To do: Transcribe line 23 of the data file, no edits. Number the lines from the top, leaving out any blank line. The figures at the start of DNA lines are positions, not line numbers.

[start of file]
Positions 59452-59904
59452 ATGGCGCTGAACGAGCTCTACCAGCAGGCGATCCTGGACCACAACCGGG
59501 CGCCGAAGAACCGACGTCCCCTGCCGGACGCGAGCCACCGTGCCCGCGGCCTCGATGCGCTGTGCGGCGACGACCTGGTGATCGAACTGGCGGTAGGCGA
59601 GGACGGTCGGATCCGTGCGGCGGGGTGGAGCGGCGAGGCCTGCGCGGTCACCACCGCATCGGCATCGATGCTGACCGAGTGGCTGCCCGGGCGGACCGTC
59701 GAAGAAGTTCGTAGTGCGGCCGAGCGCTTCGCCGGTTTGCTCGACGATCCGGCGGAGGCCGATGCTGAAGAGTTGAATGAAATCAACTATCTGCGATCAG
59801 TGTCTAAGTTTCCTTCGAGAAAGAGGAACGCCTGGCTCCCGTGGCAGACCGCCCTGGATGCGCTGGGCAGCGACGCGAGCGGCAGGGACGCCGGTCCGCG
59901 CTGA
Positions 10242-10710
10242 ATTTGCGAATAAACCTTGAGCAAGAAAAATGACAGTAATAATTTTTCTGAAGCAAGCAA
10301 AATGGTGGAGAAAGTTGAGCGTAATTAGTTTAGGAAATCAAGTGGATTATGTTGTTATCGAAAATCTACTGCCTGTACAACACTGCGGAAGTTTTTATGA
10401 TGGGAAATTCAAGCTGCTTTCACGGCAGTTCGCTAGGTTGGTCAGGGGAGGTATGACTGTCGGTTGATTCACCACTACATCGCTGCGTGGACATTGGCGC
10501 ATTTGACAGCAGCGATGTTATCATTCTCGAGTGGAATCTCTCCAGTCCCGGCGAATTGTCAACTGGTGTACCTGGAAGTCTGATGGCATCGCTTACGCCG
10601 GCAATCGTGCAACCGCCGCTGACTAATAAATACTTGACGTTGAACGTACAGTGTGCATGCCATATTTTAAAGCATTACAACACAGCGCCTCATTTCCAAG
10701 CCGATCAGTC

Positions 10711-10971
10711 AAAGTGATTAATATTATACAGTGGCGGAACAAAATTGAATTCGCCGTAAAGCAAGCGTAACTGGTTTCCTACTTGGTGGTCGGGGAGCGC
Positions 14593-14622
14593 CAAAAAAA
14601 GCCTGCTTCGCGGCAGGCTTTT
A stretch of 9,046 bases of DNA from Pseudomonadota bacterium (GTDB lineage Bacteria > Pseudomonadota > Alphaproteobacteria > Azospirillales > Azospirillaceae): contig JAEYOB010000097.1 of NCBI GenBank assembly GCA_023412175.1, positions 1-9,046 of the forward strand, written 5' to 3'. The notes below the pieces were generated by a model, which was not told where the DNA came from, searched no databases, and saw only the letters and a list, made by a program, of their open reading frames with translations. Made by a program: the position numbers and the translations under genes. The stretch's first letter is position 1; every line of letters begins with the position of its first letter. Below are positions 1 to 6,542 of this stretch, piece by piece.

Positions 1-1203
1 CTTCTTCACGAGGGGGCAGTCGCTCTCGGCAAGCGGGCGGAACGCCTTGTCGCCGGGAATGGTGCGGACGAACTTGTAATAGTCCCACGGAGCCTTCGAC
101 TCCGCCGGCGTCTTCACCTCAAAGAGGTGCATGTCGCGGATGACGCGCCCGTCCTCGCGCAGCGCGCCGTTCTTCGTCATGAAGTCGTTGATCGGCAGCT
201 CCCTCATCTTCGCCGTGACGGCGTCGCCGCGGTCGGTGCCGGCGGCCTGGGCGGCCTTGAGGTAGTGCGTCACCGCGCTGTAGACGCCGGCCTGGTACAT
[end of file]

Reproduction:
101 TCCGCCGGCGTCTTCACCTCAAAGAGGTGCATGTCGCGGATGACGCGCCCGTCCTCGCGCAGCGCGCCGTTCTTCGTCATGAAGTCGTTGATCGGCAGCT